We live and breath SEO around here, and sometimes we forget that you may not. We are often asked the same basic questions regarding search engine optimization very often. So, I’d like to address these questions head on. Here are the top 5 questions and answers.
Is SEO really that important?
81% of internet users begin their buying process by using a search engine to look for information about a product or service (Pew Internet & American Life Project, 2008). Optimizing your site for the keywords these potential customers are searching for greatly increases your chance of being found.
We already have a strong brand, do we still need SEO?
Your current customers will find you by searching for your well recognized name. But prospective new customers search with more generic phrases. A loyal Nike customer will search for Nike. However, a new runner is more likely to search for “running shoes”. By ignoring the targeted keywords, you’re ignoring lots of potential customers. SEO is one of the most cost-effective forms of customer acquisition.
Search engines already find us, why do we need SEO?
There is a big difference between arbitrary ranking in search engine listings, and ranking for focused keyword terms. More importantly, where are you ranking? SEO Researcher (www.seoresearcher.com) shows that the search results in the first position on Google get 56% of the clicks, and the top three sites get close to 70% of all the click-throughs. While no one can guarantee you a number one ranking, an SEO specialist works hard to get your site ranked as high as possible.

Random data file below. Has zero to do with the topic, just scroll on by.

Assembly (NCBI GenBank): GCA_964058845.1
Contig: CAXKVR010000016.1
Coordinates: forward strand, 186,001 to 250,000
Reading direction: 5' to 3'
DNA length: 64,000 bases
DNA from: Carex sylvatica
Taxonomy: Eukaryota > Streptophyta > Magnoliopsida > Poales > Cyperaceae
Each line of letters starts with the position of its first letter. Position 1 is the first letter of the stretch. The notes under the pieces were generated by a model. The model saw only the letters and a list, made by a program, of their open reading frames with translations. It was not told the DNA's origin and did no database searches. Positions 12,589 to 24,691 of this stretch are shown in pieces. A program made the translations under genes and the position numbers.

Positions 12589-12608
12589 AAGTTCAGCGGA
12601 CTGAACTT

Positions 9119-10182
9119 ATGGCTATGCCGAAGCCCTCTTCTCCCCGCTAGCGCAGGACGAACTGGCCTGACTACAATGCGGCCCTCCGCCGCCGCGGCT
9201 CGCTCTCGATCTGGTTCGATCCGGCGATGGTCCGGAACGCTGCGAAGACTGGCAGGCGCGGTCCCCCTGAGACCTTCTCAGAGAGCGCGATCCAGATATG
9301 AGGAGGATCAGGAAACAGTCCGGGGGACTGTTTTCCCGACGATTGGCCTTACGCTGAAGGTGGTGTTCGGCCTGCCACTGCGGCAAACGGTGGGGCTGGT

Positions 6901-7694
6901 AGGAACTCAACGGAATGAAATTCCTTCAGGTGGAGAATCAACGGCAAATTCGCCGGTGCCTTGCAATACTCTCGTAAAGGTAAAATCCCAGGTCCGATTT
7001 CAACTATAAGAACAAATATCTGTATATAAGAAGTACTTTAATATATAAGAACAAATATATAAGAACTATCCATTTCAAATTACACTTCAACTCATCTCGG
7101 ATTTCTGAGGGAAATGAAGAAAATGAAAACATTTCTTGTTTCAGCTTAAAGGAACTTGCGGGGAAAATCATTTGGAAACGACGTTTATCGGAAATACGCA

Will we have to redesign our site?
Possibly. Some sites aren’t always compatible with SEO processes. Sites that are full of Flash, for example, can’t be seen by search engines. Sites that were designed several years ago may also need an update.
Isn’t design and SEO expensive?
There may be an expense at the beginning, but the return on investment can be very large. Consider the above example of 56% of clicks for the number one result. If 10,000 people are performing a search for your keywords, that means 5,600 of them will visit your site. If 5,600 people visit your site and 280 of them buy your product (you’ll have to calculate your own conversion rate, I’m assuming an average 5% rate for this example) and the average customer spends $200 with your business, that first ranking is worth $56,000. Now consider the exponential potential for the various keywords you will be optimized for.
Hopefully some of your SEO questions have been answered. If you have other questions, send us an email at firstname.lastname@example.org and we’ll get you an answer!